The terms netmask and subnet mask are often used interchangeably. However, subnet masks are used primarily in network configurations, while netmasks typically refer to classes of IP addresses. They are used to define a range of IP addresses that can be used by an ISP or other organization.

There are three standard classes of IP addresses – A, B, and C – which have the following netmasks:

Class A:
Class B:
Class C:

A Class A netmask defines a range of IP addresses in which the first three digit section is the same, but the other sections may each contain any number between 0 and 255. Class B addresses have the same first two sections, but the numbers in the second two sections can be different. Class C addresses have the same first three sections and only the last section can have different numbers. Therefore, a Class C IP address range may contain up to 256 addresses.

Technically, a netmask is a 32-bit value used to divide sections of IP addresses. While a class C netmask is commonly written "," it may also be defined as 11111111.11111111.11111111.00000000. This binary representation reveals the 32 bits that make up the netmask (4 sections of 8 bits each). It also shows the way the netmask "masks" the IP addresses it contains. The sections with all 1's are predefined and cannot be changed, while the section with all 0's can be any number between 0 and 255.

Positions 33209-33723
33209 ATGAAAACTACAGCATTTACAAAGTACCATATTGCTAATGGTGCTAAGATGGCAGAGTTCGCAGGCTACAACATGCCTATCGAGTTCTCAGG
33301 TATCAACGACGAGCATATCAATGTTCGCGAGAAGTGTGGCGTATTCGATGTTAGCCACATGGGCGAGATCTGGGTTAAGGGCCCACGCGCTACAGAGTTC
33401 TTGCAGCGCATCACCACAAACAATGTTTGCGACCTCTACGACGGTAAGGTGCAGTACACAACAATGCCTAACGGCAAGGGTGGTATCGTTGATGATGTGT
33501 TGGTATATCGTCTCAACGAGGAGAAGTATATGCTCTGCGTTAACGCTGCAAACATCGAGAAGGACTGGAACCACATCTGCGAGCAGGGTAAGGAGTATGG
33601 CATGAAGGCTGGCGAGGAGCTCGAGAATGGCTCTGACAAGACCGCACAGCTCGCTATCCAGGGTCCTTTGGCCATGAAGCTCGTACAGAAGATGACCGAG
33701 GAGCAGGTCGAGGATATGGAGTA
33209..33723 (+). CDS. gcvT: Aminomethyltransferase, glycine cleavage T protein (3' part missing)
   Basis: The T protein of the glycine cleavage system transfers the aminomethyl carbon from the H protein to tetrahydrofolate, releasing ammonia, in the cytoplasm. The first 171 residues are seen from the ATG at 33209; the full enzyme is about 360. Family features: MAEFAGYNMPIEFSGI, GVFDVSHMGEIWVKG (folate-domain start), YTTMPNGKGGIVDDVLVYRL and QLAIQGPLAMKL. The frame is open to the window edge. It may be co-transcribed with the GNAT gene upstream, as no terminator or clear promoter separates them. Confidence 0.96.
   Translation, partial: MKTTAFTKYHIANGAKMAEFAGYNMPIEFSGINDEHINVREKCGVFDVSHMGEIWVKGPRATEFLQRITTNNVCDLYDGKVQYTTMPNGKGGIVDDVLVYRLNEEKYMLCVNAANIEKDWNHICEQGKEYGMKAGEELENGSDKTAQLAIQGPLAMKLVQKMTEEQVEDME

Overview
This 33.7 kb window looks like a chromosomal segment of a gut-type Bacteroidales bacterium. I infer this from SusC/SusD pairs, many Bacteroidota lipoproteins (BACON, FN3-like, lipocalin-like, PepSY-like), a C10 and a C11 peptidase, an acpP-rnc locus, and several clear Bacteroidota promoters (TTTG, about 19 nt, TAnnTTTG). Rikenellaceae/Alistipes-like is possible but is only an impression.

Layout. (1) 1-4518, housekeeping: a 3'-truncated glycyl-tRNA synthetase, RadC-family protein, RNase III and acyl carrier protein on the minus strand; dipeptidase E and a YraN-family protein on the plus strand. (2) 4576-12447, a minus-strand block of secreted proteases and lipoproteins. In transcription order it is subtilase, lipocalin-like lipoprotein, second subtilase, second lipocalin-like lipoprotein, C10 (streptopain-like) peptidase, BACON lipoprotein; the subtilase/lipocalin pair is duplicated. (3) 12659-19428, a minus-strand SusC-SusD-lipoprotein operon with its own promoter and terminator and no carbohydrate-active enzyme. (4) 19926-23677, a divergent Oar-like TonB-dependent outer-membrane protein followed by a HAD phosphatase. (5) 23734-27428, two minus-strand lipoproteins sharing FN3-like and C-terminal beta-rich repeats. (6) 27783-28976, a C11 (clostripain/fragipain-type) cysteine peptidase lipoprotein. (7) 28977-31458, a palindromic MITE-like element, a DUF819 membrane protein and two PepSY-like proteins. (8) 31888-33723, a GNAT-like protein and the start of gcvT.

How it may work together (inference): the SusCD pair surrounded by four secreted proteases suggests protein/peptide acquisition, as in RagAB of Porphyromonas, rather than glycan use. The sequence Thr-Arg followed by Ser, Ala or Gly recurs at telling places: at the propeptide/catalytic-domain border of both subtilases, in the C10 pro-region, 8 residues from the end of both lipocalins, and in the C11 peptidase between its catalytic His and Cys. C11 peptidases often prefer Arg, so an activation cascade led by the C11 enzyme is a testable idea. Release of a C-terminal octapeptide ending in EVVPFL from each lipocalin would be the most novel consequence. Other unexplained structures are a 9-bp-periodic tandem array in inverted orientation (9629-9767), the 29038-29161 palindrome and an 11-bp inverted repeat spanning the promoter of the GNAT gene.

Updated August 10, 2009 by Per C.

quizTest Your Knowledge

The HDV video format uses what type of compression?

Correct! Incorrect!     View the HDV definition.
More Quizzes →

The Tech Terms Computer Dictionary

The definition of Netmask on this page is an original definition written by the team. If you would like to reference this page or cite this definition, please use the green citation links above.

The goal of is to explain computer terminology in a way that is easy to understand. We strive for simplicity and accuracy with every definition we publish. If you have feedback about this definition or would like to suggest a new technical term, please contact us.

Sign up for the free TechTerms Newsletter

How often would you like to receive an email?

You can unsubscribe or change your frequency setting at any time using the links available in each email.

Questions? Please contact us.